Likewise, the rest of the ‘Royal Family’ do a great job of stepping out form the shadow of stereotype. Even though there were the obligatory laughs of recognition when they first appeared, Kate, Will, Harry, and to a lesser extent, Camilla, all become fully-rounded, three-dimensional characters rather than just caricatures. Lydia Wilson as the Duchess of Cambridge, in particular, shines; not only does she have the mannerisms and the posture down to a tee, but we get a multifaceted portrait of this clever, cunning, courageous woman who, despite growing up a ‘commoner’, is key in ensuring the continuation of the ‘Brand’. She is strong-willed and determined and a PR genius; not only a strong woman, but a strong character.

Oliver Chris (last seen in Great Britain) brings the same believability to her husband, Prince William. He is torn between blog 5standing behind his father and monarch, and doing what his wife says and protecting the brand. What does it mean to be strong as a royal? Is it what the Queen does i.e. always doing her duty, never giving away her opinions, and supporting the family no matter what? Or is it making sure The Royal Family product is safe, even if this means going against your own father?

There are honestly so many amazing cast members in this production I simply don’t have enough time to write about them. Adam James is a great Prime Minister and Nicholas Rowe is an excellent, slippery Leader of the Opposition, at some points it seems only out to make trouble without any huge benefit to himself. Richard Goulding is perfect as a rather sweet, naïve Prince Harry, and I have to give a mention to one of my favourites from many of National’s Shakespeare productions, Tom Robertson (think I praised him before in my Timon of Athens review) who played many parts with many different accents. My favourite, though, had to blogbe the Made-in-Chelsea type who introduced Harry to Jess, the everyman of this play.

This brings me to one of the only flaws in the play. Although Jess was acted very well by Tafline Steen, I did feel that ironically she became the most stereotypical character on stage. In trying to establish her as ‘so different to the usual blonde bimbos’, she became somewhat predictable.

The staging (Tom Scutt) is marvellous; sparse but very effective. The brick walls looked deceptively simple at first, yet soon one noticed the band of painted faces about half way up, all the way around. These faces would light up or darken, representing the public. A lot of the time this really emphasised the difference between a character’s private and public personas.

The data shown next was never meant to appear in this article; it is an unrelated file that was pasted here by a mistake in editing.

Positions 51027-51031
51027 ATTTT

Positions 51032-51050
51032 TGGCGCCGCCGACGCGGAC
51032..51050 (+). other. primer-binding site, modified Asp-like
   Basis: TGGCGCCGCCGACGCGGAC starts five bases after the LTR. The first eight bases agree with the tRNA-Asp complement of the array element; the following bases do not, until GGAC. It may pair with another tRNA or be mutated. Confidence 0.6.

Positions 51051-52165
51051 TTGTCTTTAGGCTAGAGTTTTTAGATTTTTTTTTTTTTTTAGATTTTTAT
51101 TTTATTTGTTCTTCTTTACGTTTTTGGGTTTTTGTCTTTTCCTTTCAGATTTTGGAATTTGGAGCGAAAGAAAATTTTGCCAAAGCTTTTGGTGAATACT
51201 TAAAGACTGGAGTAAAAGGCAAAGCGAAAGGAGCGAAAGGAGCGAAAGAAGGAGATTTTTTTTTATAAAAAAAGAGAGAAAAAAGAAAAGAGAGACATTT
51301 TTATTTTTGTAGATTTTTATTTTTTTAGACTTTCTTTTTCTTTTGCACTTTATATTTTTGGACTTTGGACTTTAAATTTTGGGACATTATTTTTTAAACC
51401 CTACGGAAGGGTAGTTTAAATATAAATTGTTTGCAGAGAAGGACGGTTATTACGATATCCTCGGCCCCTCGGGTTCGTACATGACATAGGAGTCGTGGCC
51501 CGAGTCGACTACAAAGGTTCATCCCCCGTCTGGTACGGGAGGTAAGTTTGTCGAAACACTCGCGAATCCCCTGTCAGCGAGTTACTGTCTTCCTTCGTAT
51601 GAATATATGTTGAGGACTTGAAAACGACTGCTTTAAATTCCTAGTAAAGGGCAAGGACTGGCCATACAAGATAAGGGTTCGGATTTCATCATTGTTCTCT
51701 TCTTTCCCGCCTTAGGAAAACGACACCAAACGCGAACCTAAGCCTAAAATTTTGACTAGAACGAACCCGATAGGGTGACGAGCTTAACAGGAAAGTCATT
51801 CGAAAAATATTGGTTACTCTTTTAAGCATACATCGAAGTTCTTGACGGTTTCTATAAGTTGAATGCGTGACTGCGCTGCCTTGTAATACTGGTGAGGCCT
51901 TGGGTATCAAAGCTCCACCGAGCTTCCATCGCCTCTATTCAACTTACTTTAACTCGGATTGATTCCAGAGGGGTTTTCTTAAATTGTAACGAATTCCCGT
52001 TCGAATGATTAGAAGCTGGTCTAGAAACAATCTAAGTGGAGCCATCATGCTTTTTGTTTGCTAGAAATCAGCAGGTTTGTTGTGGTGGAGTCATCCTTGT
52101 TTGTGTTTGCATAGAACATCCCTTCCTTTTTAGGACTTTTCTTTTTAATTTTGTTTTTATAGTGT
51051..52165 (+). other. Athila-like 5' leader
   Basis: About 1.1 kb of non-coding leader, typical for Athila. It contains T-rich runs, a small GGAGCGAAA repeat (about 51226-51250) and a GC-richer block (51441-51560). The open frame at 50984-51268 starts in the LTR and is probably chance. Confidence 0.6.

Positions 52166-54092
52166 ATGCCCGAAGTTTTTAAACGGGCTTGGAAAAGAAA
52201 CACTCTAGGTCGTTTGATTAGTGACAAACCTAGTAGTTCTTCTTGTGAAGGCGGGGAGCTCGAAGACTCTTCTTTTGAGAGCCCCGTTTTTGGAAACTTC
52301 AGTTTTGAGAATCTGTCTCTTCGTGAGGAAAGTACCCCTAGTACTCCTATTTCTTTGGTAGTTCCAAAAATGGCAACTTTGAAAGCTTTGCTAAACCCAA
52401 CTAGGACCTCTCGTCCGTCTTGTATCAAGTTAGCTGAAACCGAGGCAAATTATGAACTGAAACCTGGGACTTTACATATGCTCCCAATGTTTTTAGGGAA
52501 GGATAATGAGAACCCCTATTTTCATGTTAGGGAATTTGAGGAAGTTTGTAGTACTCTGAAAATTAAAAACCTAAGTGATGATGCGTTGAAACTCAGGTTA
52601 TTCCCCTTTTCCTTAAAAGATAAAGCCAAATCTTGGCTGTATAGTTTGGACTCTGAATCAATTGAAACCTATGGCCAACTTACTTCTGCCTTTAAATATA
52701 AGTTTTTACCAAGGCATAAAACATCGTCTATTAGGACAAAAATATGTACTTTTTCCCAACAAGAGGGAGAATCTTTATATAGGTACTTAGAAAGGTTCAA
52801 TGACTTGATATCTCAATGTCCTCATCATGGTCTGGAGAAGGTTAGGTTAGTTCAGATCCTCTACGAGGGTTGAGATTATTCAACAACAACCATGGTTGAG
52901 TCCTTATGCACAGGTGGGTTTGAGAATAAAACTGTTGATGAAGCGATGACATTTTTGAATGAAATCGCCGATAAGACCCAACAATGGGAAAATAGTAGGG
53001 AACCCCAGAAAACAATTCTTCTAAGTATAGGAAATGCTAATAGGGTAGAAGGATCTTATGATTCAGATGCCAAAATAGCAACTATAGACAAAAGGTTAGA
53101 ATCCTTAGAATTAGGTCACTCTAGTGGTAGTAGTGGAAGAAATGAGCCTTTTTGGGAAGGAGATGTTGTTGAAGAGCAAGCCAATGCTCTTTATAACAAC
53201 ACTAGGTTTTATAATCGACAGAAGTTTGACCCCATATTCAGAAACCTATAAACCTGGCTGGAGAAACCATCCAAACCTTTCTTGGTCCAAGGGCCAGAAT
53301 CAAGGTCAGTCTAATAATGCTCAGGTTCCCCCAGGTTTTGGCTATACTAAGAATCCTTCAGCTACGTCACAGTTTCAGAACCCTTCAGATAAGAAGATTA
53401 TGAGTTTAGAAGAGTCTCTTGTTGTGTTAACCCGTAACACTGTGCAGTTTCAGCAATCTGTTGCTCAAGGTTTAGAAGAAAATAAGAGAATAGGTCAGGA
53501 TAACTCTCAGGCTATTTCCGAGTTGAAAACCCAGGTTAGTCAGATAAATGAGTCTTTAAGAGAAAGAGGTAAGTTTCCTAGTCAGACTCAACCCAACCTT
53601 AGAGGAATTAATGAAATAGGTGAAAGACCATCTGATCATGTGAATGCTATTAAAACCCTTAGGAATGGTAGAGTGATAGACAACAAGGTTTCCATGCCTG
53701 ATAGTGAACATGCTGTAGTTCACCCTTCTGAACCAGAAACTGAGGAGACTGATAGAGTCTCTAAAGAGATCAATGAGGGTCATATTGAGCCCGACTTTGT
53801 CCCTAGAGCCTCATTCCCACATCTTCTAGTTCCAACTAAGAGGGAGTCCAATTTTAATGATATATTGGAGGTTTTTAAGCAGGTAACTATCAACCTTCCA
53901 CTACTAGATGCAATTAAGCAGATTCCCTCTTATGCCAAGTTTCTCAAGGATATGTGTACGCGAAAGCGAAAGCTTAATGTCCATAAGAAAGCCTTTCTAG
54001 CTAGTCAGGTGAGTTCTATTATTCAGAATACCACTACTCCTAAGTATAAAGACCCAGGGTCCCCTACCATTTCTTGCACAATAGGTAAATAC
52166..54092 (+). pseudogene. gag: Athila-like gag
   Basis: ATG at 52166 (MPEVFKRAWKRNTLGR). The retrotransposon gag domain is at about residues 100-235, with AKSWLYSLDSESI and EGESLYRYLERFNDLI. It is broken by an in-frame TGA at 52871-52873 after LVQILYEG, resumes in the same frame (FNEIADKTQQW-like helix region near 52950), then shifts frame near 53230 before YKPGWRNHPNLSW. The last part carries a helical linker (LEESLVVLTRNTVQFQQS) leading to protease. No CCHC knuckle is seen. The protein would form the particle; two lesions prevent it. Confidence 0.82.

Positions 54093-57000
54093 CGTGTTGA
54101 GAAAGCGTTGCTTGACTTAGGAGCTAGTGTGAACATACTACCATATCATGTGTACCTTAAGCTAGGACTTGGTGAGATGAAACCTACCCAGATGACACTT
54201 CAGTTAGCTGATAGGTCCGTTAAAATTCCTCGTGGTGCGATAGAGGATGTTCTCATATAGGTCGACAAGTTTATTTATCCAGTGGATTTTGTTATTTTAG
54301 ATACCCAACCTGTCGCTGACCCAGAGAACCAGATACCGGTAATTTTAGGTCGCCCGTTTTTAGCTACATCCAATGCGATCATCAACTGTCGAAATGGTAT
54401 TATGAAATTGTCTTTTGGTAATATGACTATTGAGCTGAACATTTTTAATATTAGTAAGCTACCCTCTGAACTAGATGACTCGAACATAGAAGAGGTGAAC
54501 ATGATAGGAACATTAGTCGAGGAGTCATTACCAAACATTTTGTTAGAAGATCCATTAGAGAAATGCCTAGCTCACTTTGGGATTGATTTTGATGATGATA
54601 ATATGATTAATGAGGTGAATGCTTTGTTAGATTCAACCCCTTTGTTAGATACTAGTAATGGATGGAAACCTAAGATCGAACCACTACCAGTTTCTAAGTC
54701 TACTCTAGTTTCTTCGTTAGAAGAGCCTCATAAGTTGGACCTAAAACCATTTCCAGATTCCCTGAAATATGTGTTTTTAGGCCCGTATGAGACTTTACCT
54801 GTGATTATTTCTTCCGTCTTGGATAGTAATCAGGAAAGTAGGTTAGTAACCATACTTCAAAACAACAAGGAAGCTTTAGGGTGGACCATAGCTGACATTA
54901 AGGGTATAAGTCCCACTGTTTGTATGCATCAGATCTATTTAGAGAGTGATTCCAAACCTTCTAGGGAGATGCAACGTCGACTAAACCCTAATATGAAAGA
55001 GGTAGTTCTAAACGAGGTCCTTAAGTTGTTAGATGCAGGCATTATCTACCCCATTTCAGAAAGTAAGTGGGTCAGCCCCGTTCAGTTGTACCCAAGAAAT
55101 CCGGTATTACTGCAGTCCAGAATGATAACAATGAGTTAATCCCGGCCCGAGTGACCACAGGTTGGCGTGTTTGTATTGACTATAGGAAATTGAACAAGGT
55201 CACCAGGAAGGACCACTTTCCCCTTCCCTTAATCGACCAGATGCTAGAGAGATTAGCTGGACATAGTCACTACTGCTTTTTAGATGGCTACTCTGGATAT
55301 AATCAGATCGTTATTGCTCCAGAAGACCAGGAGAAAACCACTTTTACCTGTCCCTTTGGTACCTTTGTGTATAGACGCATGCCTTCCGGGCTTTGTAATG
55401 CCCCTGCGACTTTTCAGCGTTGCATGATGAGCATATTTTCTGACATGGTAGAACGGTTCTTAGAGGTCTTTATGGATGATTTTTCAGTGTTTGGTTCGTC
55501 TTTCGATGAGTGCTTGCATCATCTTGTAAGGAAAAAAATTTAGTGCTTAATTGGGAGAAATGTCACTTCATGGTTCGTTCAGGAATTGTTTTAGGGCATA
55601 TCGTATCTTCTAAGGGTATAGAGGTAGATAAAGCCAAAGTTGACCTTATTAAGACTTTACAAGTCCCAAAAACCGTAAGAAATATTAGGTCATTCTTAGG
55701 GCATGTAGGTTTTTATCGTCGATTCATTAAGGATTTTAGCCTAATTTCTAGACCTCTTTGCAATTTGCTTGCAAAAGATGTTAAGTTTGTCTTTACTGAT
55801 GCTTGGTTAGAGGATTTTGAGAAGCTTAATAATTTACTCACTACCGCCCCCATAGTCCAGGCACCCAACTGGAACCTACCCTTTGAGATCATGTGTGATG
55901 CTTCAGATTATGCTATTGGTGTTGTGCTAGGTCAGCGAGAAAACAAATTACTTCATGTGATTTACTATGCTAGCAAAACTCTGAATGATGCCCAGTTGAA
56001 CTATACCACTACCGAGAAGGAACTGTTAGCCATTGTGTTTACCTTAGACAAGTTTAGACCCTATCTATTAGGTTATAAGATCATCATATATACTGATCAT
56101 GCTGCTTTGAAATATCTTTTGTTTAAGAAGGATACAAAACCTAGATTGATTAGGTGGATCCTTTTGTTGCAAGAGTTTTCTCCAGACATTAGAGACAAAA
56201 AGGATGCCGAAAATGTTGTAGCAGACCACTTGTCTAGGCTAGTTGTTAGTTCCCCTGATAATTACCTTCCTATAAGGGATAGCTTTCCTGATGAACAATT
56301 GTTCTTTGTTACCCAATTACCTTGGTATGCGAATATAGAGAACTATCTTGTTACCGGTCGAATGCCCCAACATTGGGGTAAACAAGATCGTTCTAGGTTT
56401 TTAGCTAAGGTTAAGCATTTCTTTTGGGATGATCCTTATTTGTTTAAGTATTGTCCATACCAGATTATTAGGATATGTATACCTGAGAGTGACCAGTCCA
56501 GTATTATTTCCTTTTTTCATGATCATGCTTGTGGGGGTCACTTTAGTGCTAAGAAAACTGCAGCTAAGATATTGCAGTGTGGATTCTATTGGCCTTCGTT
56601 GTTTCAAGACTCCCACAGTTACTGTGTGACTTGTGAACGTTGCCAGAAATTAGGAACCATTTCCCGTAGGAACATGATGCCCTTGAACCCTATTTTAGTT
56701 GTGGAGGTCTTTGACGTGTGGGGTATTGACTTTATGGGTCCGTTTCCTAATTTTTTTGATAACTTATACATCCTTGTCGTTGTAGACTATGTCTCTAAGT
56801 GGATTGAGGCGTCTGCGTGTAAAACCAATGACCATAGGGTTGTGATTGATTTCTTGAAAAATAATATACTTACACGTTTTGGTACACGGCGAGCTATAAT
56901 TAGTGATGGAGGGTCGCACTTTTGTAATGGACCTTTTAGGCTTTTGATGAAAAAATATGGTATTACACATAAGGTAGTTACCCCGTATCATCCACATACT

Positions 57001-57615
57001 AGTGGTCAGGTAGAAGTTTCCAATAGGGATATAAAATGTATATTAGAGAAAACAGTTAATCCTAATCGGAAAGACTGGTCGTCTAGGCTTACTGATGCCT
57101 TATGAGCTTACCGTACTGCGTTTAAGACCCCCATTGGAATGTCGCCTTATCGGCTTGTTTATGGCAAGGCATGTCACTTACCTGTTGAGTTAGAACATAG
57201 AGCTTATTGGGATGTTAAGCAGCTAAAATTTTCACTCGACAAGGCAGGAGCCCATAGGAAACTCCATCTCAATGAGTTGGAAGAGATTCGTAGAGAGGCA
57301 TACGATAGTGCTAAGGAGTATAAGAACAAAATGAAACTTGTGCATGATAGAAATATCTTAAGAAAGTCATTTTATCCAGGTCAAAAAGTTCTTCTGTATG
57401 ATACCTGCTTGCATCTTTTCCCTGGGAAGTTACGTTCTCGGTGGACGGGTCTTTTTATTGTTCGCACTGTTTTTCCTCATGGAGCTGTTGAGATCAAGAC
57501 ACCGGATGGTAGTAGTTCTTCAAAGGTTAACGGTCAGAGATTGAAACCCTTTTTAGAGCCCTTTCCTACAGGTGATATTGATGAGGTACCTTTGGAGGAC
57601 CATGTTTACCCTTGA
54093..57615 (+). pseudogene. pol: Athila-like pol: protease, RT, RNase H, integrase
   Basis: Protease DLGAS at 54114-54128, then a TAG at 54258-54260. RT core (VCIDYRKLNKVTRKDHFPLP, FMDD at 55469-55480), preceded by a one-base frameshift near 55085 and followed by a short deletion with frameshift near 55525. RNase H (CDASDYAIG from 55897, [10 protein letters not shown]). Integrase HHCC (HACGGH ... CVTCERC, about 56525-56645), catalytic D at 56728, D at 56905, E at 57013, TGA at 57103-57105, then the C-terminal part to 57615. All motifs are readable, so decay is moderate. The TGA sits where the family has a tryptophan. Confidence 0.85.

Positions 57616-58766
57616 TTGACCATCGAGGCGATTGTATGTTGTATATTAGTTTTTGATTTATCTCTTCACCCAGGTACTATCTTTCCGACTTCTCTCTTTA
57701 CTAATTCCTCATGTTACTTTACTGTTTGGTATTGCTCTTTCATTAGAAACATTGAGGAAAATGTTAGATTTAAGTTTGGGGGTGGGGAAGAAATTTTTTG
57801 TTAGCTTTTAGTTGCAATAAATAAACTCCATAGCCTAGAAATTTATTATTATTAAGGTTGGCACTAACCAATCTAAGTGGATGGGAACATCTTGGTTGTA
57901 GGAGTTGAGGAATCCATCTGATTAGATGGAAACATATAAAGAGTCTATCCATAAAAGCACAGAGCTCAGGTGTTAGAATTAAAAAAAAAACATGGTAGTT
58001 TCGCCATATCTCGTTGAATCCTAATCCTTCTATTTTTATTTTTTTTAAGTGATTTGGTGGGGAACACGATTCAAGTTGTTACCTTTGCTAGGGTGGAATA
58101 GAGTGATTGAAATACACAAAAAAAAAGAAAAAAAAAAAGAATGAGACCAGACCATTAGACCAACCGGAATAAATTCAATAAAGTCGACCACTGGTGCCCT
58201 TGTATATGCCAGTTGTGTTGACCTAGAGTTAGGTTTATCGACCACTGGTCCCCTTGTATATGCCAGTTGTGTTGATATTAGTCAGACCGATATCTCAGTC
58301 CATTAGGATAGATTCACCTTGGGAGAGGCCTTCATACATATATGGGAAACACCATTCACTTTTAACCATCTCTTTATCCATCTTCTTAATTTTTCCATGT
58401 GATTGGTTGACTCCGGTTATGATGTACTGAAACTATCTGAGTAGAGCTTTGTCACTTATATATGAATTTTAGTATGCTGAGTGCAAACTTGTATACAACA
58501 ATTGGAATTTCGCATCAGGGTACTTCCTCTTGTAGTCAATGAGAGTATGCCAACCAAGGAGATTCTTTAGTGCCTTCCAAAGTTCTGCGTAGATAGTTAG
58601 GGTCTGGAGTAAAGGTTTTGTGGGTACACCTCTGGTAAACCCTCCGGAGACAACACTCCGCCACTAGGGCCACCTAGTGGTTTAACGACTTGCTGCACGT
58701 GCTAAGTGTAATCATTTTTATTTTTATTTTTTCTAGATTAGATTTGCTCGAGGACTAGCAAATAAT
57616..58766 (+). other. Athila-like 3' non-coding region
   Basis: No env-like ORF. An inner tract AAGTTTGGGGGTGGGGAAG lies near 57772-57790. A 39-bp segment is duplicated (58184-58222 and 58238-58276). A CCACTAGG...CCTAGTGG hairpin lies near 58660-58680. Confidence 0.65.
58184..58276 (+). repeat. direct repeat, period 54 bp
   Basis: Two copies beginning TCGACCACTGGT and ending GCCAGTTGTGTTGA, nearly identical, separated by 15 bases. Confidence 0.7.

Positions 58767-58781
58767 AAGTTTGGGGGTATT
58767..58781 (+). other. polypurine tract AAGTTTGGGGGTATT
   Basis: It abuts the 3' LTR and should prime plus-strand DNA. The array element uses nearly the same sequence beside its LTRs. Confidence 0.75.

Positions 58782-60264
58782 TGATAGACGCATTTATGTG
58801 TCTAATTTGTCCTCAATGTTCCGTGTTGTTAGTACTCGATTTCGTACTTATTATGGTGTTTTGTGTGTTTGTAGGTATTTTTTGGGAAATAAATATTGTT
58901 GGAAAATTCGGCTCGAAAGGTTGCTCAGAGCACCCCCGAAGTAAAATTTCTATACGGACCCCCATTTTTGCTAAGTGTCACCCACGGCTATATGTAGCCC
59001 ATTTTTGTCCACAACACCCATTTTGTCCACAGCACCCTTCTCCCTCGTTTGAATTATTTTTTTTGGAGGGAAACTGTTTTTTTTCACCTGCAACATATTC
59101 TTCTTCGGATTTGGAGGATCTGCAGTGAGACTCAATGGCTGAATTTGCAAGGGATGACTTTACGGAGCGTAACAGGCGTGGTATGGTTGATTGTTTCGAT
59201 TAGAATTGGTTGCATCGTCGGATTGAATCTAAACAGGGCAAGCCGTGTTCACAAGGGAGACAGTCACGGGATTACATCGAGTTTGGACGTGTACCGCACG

The funeral of the Queen right at the beginning, in which each of the darkly clothed actors holds a small candle, and the Coronation right at the end are the most spectacularly staged scenes, each accompanied by music from the clarinet and cello, and some powerful harmonies from the actors sung in Latin. I also loved the presentation of the rioting in the streets, as actors donned the infamous Guy Fawkes/V for Vendetta masks and dark hoods and marched on a scrabbling, ridiculous grinning Charles mask. One could feel the threat and sense of immediacy in the air.blog 4

As you can probably tell, I thought this production was absolutely brilliant. Was it perfect? No. There are always elements in a play that I don’t entirely agree with – how could Prince Harry have a long conversation with a kebab shop owner about the Royal Family, and that owner not recognise him? There’s a whole ‘Diana ghost’ concept which was very Shakespearean, but also a bit too ludicrous fpr me and I also thought the deliberate highlighting of the slimy Leader of the Opposition being Conservative was a bit gratuitous. It felt like pandering to a London audience and the arts world in general, and I felt, really wasn’t necessary.

However, it’s a play I came out of exhilarated and amazed. It made me laugh, and despair, and it made me think. It’s well acted all round, the staging is brilliant, and, most importantly almost, the script is so interesting. It’s the sort of play that could be played to generations in the future and they, too, would be both amused and gripped by it. Unlike many modern plays, it doesn’t rely on clever modern references for its success, but at the same time it plays up to the current times for a current audience. It’s a Shakespearean tragedy for our times, and for future times, and that is why this is a must see.